“Beat the Heat”

Whew! What a furnace out there!

Here in Central Texas we have had a long, hot, brutal summer.

A severe drought has evaporated our beautiful lake into a small
river. I think we’re on day 67 (or some ridiculously high number)
of 100-plus degree days. As in 107, 108, 109 as our daily highs.

To top it off, everyone I know is having major allergy problems.
Seems the air is so hot and dry that any little thing like molds
or pollen that may be out there is causing even more problems
than usual.

Many hardy souls – including yours truly – continue to soldier on
through the heat. We are determined to go to the park and play
with our kids outside. We continue to do our daily runs and walks.

But – we are also trying to be smart about it.

For me, this means playing or exercising outdoors has to occur in
the morning. Afternoon and evenings are just too tough.

It also means that anyone spending any amount of time outside needs
to be realistic about the intensity and duration of their workouts.
Shorter and less intense is mandatory to avoid heat exhaustion.

To “beat the heat” (which is a bunch of BS really, you can’t
actually beat the heat, you have to accommodate it), you should
ensure you are adequately hydrated. Drink water, juices, decaf
teas, etc., all day long.

Here’s the other substance you should pay attention to: salt.

Salt consumption is surrounded by controversy and differing
opinions within the health and medical industries.

It’s well-known that over-consumption of salt can lead to high
blood pressure and increased chances of heart disease. Problem
is, most of the research on salt has been done on refined salt,
not on natural, unprocessed sea salt.

I think salt gets a bad rap.

Besides improving the taste of your food, here are just a few of
the things salt does for you:

-Aids in balancing blood sugar

-Aids in preventing muscle cramps

-Clears the lungs of mucus plugs and phlegm

-It’s a strong anti-histamine

-It helps maintain the structure of your bones.

Of course, if you eat a lot of processed foods, or salt your foods
with regular table salt, then you need to watch your consumption.
Regular salt has chemicals such as aluminum and acetate added
during the refining process.

I highly recommend you switch to a natural sea salt, such as
Celtic Sea Salt. Trader Joe’s also sells a good natural product.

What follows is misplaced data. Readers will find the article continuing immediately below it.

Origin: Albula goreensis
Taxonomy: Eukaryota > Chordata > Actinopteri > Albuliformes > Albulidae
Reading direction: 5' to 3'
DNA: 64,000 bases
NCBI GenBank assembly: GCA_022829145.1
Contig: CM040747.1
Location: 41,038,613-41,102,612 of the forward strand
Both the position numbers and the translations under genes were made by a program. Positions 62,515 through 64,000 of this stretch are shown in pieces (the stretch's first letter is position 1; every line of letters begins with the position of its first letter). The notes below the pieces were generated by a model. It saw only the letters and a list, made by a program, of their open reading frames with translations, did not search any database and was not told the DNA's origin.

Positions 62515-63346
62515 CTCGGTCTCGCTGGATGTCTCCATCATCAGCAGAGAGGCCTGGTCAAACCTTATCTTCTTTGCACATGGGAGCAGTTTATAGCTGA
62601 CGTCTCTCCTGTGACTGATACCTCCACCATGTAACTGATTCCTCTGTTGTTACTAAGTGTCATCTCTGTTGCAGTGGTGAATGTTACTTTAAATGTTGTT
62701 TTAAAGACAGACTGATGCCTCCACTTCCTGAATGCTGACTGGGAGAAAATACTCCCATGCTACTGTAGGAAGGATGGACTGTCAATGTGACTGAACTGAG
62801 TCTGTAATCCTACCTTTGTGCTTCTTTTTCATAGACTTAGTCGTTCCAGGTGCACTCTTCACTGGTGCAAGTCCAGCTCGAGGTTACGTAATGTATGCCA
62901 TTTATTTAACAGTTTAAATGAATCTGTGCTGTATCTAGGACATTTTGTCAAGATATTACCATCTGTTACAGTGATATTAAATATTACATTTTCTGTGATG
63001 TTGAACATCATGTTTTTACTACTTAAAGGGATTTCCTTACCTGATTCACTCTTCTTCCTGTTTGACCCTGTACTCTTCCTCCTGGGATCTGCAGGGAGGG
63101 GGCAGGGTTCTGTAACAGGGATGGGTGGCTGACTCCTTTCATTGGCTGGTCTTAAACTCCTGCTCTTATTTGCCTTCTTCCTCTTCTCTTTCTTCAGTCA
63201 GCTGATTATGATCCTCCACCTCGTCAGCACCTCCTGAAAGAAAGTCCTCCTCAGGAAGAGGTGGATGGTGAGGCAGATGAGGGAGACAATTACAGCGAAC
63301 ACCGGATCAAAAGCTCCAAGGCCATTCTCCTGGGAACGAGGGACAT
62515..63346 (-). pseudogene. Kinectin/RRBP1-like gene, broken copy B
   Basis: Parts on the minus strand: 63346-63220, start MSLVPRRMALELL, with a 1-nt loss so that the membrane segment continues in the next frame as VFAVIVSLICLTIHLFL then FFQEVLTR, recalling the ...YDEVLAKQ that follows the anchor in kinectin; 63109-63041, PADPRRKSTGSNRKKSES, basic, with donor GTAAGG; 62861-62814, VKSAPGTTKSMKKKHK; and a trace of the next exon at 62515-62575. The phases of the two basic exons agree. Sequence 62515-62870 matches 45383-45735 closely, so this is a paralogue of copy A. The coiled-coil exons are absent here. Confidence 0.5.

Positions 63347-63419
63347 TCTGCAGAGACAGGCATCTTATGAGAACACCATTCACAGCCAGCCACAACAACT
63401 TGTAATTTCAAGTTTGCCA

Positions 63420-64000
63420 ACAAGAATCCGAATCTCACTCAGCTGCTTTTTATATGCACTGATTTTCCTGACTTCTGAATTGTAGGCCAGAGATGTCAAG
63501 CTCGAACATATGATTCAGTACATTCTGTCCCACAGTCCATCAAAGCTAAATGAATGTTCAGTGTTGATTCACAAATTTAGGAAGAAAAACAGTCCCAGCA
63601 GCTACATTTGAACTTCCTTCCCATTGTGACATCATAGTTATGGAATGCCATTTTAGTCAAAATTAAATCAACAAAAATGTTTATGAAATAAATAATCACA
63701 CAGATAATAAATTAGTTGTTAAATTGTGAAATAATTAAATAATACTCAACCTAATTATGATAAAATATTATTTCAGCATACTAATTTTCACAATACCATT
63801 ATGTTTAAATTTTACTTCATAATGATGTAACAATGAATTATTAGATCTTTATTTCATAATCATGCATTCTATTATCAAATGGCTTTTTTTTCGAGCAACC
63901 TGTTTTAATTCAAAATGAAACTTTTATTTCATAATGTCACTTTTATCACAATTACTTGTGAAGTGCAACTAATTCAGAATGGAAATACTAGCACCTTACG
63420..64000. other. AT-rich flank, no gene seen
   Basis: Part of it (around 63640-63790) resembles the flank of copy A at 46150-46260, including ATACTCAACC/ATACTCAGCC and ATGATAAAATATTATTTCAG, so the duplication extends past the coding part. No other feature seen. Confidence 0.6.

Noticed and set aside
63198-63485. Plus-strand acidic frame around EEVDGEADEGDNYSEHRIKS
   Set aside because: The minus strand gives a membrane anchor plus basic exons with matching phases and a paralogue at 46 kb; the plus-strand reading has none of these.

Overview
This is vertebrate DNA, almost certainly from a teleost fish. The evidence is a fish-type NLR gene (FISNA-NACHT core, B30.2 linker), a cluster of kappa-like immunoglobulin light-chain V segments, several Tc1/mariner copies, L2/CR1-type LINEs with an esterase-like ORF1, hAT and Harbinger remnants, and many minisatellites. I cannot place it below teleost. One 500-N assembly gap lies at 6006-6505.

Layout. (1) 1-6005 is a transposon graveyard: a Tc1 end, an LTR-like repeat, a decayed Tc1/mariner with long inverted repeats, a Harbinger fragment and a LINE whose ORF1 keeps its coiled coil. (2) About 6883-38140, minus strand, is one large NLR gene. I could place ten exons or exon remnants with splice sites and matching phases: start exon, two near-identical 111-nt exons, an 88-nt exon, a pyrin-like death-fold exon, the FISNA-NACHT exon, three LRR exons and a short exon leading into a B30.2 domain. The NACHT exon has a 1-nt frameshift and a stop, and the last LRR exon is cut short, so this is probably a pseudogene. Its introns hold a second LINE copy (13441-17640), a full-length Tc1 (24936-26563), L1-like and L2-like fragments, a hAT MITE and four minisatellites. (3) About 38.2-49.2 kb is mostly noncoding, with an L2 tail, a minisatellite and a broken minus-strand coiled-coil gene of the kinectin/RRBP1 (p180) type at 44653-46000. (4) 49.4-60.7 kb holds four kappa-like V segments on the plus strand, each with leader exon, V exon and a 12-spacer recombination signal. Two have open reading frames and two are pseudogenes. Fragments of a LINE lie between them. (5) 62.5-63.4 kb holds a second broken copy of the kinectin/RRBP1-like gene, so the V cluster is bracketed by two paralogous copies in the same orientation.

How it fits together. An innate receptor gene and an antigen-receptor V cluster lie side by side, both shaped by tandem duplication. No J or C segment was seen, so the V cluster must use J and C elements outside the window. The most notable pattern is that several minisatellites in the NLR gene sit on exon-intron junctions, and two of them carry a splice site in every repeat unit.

Natural sea salts are dried in the sun and retain the iodine
content from the sea (versus refined salt, where the iodine has
to be added back in). Sea salt also contains many trace minerals
that are beneficial to your body.

In hot weather, you should (of course!) drink a lot more filtered
water throughout the day, even if you’re not that thirsty. Stay
ahead of your thirst. If you are thirsty, you are already
dehydrated. The heat causes you to sweat more, whether you
exercise or not. And you lose a lot of minerals through sweating.

Try adding a pinch of sea salt to your water. It will help
replenish and refresh you better than water alone. It can also
help restore your energy levels, especially if you have been
exercising.

You know, there are a lot of foods that get a bad rap…that
conventional “wisdom” says are bad for you. (I hammer on some of
these misconceptions about food and dieting in the “Fire Up Your
Metabolism” Program
.)

We have all been mislead and sold a bill of goods when it comes
to eating in a way that supports our health, wellbeing and energy
levels.

The truth is, you don’t have to deprive yourself and feel lousy
all the time to boost your body’s natural fat burning, muscle
building mechanisms.

Imagine that: you can actually eat “real food”, enjoy yourself,
and feel and look great.

But I digress…

So, get out there and work out, even in this heat. Just be sure
to time your workout during the morning or late evening hours;
pace yourself while exercising; drink lots of water; and add a
little extra salt to your food.

You Can Do It!

Karen

“Best Breathing Exercises: Transform Body Mind and Spirit with
Dynamic Energy Exercise!”
www.BestBreathingExercises.com

Copyright, Karen Van Ness, 2011

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One Response to ““Beat the Heat””

  1. Jaclyn Says:

    A little salt wont hurt but you see people piling it onto their food even though the food is quite often prepared with salt in the first place.

    No wonder we are all getting bigger year on year.


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